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Weekly Versus Monthly Pubs --Dickeson

November 2002
Douglas Laidlaw was CEO of a Republic web offset printing subsidiary called Los Angeles Lithograph in Redondo Beach, CA, in the late 1960s. LA Litho printed two million weekly copies of TV Guide magazine. Boards and art arrived from the publisher at about 3 p.m. every Thursday afternoon and the last shipment of the magazines left the LA Litho shipping dock at 3 a.m. on Sunday. Throughput: 3 p.m. Thursday to 3 a.m. Sunday for two million copies; about 60 hours total process time for two million books every week.

"Strange thing," said Doug, "We do that job at well below our Budgeted Hourly Cost rates, but it's a nicely profitable job." Later, in the mid-'70s, I succeeded Doug at LA Litho and observed the same phenomenon. Over the years I talked to other printers expressing similar experience. Weeklies were somehow better profit sources than monthlies, bi- or semi-monthlies, quarterlies or catalogs.

Unanswered Questions

"Why is that? How can it be?" I said to myself every time I thought of it. It was "a mystery surrounded by a riddle wrapped in an enigma."

Camera to press, to bind, to shipping and mailing, was a linear, overlapping, continuous process from start to finish for a weekly pub. Production scheduling was self-optimizing. There was no choice. It had to be. It was applied Ohno's Kanban system.

Weekly pubs pull the work through the plant—there's no pushing it up into queues. It's called JIT—Just In Time. It was also Goldratt's throughput optimization from his TOC for Theory Of Constraints. It was Deming's insistence on minimizing variation for Continuous Improvement. When you're working minute-by-minute against a shipping deadline, you either master variation or you blow the job.

But Deming, Goldratt and Ohno didn't come on stage in the United States until the mid-'80s. Then James Gleick and his Chaos Theory explained variation in '87. A bit later, Dr. Donald Wheeler clarified the arcane statistics for managing variation.

Henry Ford had taught it with a continuously moving assembly line for his Model T in the '20s. "Hey, you can't possibly sell Tin Lizzies at those prices," they said. Sam Walton reinforced it in the '90s with superb inventory management software for the Wal*Mart stores. "Hey, Wal*Mart can't survive at those prices," we keep saying. We hear faint echoes of Sergeant Bilko in the old TV series shouting, "Move it. Move it. Move it. Move those direct materials," is the repeated message. Laidlaw intimated it in his comment about weekly pubs and costs.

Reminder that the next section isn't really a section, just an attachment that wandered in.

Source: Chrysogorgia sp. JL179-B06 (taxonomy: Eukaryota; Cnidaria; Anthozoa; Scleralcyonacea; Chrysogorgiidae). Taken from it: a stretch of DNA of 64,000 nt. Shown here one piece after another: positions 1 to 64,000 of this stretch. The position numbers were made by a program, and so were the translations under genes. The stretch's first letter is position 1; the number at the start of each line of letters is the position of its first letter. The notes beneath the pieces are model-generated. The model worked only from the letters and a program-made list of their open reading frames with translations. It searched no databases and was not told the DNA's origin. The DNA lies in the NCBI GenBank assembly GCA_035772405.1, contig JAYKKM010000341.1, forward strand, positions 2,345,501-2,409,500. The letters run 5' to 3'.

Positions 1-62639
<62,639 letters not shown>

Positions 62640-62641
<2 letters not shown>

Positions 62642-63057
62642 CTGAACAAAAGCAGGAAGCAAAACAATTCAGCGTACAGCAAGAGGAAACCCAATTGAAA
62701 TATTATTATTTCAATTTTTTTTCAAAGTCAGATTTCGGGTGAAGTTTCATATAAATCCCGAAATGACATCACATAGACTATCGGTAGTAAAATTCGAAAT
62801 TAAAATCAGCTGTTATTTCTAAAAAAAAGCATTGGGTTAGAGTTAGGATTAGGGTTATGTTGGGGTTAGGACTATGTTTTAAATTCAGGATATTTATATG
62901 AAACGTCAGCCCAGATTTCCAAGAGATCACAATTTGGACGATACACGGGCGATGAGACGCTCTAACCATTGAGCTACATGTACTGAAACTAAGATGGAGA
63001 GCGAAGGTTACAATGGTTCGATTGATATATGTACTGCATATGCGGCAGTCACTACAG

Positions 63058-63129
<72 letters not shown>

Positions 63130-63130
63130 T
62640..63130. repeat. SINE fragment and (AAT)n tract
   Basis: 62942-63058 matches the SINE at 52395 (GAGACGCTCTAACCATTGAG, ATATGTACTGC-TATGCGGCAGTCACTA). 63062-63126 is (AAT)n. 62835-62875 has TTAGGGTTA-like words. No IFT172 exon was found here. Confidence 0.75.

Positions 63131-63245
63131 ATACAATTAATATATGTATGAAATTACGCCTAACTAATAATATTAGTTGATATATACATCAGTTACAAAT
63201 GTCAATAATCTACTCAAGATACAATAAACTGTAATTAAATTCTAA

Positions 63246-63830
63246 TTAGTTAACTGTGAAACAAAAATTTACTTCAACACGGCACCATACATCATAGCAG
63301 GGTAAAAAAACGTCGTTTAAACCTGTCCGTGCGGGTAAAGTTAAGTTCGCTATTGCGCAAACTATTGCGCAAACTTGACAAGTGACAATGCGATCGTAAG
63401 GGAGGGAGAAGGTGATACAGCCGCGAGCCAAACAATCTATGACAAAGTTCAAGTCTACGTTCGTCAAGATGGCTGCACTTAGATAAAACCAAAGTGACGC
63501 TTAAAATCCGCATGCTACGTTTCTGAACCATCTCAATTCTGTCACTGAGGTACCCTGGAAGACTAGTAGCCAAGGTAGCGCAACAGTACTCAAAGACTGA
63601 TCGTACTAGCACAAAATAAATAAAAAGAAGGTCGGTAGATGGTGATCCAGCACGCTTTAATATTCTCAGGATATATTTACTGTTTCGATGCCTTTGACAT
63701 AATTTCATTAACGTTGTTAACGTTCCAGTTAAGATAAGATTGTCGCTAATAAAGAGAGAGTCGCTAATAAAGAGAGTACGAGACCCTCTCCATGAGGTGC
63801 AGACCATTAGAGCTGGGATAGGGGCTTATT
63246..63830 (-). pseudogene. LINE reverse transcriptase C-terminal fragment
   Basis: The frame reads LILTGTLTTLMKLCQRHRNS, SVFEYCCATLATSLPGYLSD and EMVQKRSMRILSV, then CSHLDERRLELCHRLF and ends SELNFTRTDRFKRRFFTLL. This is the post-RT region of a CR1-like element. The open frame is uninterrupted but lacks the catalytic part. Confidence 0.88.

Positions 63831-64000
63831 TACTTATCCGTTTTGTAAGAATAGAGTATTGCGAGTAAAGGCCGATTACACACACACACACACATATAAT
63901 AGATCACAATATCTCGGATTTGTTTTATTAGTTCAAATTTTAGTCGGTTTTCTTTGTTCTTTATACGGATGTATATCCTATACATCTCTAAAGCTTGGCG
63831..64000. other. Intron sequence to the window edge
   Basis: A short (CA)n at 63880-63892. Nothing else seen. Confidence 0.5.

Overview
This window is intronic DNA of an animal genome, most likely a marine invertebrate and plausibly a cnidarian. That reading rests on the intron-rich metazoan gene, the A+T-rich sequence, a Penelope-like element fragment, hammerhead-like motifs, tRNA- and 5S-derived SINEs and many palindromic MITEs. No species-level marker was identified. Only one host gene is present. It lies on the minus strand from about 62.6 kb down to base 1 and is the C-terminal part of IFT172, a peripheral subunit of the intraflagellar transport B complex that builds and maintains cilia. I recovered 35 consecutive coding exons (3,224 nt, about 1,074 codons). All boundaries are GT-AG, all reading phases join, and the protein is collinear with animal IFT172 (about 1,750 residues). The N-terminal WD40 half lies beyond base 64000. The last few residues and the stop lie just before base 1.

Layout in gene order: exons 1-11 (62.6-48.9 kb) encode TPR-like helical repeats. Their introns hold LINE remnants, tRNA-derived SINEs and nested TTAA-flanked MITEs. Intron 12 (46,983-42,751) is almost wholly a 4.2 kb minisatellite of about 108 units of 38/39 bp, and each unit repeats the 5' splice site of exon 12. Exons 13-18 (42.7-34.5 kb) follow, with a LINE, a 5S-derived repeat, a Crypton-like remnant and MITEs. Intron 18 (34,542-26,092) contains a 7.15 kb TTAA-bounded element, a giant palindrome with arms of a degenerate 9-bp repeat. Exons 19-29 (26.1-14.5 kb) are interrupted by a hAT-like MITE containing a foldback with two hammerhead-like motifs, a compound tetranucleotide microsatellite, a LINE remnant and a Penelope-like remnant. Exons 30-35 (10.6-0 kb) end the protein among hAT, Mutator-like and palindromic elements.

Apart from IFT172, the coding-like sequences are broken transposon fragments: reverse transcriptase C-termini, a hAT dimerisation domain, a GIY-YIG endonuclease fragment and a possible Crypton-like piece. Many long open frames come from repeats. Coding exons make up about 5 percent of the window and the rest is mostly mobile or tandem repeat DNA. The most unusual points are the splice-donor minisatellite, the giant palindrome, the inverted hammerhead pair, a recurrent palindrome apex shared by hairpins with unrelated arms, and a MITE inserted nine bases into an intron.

Job#SalesDirect Matls.Thruput HoursValue AddedVal. Add /Hr. Val.Add /SalesSales/ Matls.
427$9,856$4,269152.1$5,587$3756.7%2.3
527$4,872$1,98568.0$2,887$4259.3%2.5
459$7,895$3,87497.8$4,021$4150.9%2.0
387$8,796$4,25890.1$4,538$5051.6%2.1
555$3,785$1,35832.5$2,427$7564.1%2.8
715$11,789$5,025156.3$6,764$4357.4%2.3
638$8,652$3,580114.6$5,072$4458.6%2.4
952$3,879$1,48551.3$2,394$4761.7%2.6
247$2,869$1,25844.7$1,611$3656.2%2.3
248$4,056$1,98279.6$2,074$2651.1%2.0
249$13,580$5,987165.9$7,593$4655.9%2.3
250$6,875$4,25889.8$2,617$2938.1%1.6
251$7,056$3,28490.2$3,772$4253.5%2.1
252$6,859$2,40666.6$4,453$6764.9%2.9
253$6,025$2,78971.4$3,236$4553.7%2.2
254$10,589$4,358103.8$6,231$6058.8%2.4
255$12,879$5,705120.3$7,174$6055.7%2.3
256$4,705$1,85662.6$2,849$4560.6%2.5
Tot.$135,017$59,7171,657.7$75,300$4555.8%2.3
Avg.$7,501$3,31892.1$4,183$4555.8%2.3


What's so different about the table included above? There's a "Throughput Hours" column. For each of the 18 jobs listed, we see how long it took the Direct Materials of each job to get through the conversion process of the plant. Here's what this 18-job sample tells us:

* It takes 92 hours to get a job through the process.

* On average, each job yields $4,183 Value Added (VA).

* We're producing at $45 VA per process hour.

* Pricing is roughly 2.3 times materials.

* An average job sells for $7,500 and uses $3,300 direct materials.

The focus of this analysis is twofold: 1.) Rate of satisfying customer demand and 2.) Rate of converting materials to claims for cash. This points our concentration to results desired by both customer and printer. There's a third aspect of the table: marketing analysis. Perhaps there's a fourth aspect as well: capacity utilization. We're really appraising enterprise productivity with this table—satisfaction of both customer and supplier needs from the printing conversion process.

This 18-job sample suggests that Work In Process (WIP) inventories took 3.84 days to complete. (92.1/24) That's a process churn rate of 95 times a year. (365/3.84) Try this analysis on your own data. Then noodle it a bit. At your current price yields, how many times must you increase that WIP turnover to produce satisfactory earnings? As you increased turnover couldn't you drop prices and optimize enterprise earnings? Heresy! Shades of Sam Walton.

Other Industries Get It

What are we saying? Are we suddenly realizing that rate of Throughput—WIP turnover—is far more significant to earnings than Budgeted Hour Rate hocus-pocus? That's what Laidlaw, Deming, Ohno and Goldratt have been shouting these past 15 to 20 years. We just didn't get it. Other businesses in other industries got it, but in printing we've had tunnel vision. We've been staring at the wrong numbers! We must look at Throughput of Value Added per process hour—by job, by product, by materials and whatever.

The true secret of efficiency, productivity and profitability for manufacturing—for printing—is to be found in the speed and continuity of process throughput.

—Roger V. Dickeson

About the Author

Roger V. Dickeson is a printing productivity consultant based in Tucson, AZ. He can be reached via e-mail at rogervd@bigfoot.com.
 

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